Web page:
Ceylon Moves To Eclipse
Ceylon Moves To Eclipse
Written by Alex Armstrong   
Monday, 21 August 2017

Ceylon was Redhat's Java killer. Of course, it didn't kill anything much and now it has been "donated" to the Eclipse foundation. You can view this as a positive or a negative step depending on your outlook. What you can't avoid is the simple fact that building a Java killer is too easy and there are too many of them.

What can you say about Ceylon?

It is a fairly decent design of a language. It is statically and strongly typed and make a thing out of immutability. It has a range of "nice" features but arguably no nicer than alternative JVM languages including the forthcoming Java 9. Many Java killer after all are still chasing the shortcomings of Java 7 or earlier. Java is catching up and becoming a Java killer in its own right - if such a thing makes any sense.

The main characteristic of Ceylon was that it wasn't radical. It just improved on Java and added some modern features such as first class functions and this is more or less a description of Kotlin and a few others. Ceylon was from Red Hat and Kotlin from JetBrains both similar as languages and as cooperate tools and neither looked like they had much chance in taking over from Java. Then Kotlin was taken up by Google as an alternative to Java for Android development and Kotlin now looks like a much better chance for the future. You could say in the fight between Ceylon and Kotlin, Koltin won with the help of Google. Not that you have to see this as a competition and not that Kotlins promotion is the reason for Ceylon moving to Eclipse.

Red Hat also has Java-, or rather JVM-, based interests before Ceylon was thought up. Ceylon's modules were JBoss modules, for instance, and this might have been the source of at least some of hte difficulties with respect to Java 9's Jigsaw module project.

The blog post announcing the move suggests that Red Hat didn't see Ceylon as a business opportunity:

"The Red Hat brand is a synonym for open-source, quality, and community trust. But we've also had a growing fear that the strong association with just one company may have been holding back our community. We've always seen this project as "neutral ground", not as a vehicle for the business goals of one company, but we're not sure if the project is perceived that way from outside."

It was more that Google had languages, Go and Dart, Microsoft had lots of languages, Mozilla had Rust and even tiny Jet Brains had Kotlin so mightily Red Hat needed a language as well. If anything, though, Red Hat didn't really make enough commercial noise about Ceylon. It didn't use it for any big projects and didn't really seem to see it as key to anything much.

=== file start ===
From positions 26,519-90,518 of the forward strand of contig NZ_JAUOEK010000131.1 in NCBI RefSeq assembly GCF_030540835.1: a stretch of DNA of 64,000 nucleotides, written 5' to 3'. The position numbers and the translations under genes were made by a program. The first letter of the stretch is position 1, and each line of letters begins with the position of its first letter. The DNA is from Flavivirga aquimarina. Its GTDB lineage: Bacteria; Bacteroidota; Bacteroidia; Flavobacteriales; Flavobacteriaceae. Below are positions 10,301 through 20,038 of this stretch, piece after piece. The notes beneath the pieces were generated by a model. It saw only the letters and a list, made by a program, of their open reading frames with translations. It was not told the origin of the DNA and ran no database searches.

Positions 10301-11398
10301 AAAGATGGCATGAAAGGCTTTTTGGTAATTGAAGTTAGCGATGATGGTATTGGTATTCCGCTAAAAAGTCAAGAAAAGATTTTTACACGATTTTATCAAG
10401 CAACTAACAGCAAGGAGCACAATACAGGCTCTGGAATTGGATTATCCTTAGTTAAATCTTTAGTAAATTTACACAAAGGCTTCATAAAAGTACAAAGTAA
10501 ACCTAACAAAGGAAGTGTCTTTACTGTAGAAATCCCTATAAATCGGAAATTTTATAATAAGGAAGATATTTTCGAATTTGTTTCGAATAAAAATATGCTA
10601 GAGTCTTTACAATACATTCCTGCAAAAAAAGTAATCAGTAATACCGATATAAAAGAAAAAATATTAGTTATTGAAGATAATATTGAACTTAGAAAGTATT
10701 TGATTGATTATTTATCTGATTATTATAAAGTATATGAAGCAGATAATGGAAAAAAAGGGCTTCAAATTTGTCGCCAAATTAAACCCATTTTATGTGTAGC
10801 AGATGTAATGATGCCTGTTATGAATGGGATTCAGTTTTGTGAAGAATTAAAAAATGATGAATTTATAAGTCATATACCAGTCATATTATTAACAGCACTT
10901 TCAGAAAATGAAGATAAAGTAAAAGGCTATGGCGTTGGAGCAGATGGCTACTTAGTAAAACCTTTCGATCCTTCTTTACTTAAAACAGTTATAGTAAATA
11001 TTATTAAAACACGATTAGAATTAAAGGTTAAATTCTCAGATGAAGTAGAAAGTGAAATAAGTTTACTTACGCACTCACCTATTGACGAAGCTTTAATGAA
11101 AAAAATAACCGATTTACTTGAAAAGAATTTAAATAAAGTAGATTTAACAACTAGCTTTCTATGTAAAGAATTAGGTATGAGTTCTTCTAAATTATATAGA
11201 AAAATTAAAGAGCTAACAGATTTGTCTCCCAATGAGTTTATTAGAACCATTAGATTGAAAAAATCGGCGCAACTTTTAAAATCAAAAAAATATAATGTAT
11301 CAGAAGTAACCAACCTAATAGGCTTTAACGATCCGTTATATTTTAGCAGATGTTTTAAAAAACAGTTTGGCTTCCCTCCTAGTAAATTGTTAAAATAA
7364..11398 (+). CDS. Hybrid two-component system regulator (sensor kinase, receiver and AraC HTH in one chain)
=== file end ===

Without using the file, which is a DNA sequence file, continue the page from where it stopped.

ceylon2

 

It seems all too reasonable that it should be moved to Eclipse, but not entirely obvious why Eclipse wants it.

"This move has now been in the works for several months, since it took time to get all the necessary legal approvals, and then the final approval from the Eclipse Foundation board. But at last we're ready to make the initial code contribution."

The Eclipse Ceylon web page says:

"The Eclipse Ceylon project encompasses development of the language itself (the language specification), the compiler frontend (typechecker), the compiler backends for Java and JavaScript, the module system, the command-line tooling, the SDK, and the Eclipse-based IDE. A future direction is tooling for Eclipse Che. The project also maintains the website and documentation for the language."

and

"We believe that joining the Eclipse Community will help Ceylon become even more popular with contributors and users alike."

Well you would expect optimism at this stage of the game, but there are Eclipse projects and sub-projects that nothing much happens in and even the main Eclipse project, the IDE, doesn't seem to have the vigor it once had. And who has heard of Eclipse Che? It's a worthy project but not one that is making headlines.

It also worthy of note that Eclipse used to be the main Android development IDE, but Google moved to Android Studio based on IntelliJ from JetBrains - anyone notice a pattern here?

I wish Ceylon well, but as far as I can tell it is a language in need of a reason to exist.

ceyloneclipse

More Information

Ceylon to move to the Eclipse Foundation

Eclipse Ceylon

Related Articles

Ceylon 1.3

Ceylon 1.1.0 And Ceylon IDE 1.1 Released

Ceylon 1.0.0 Released

 

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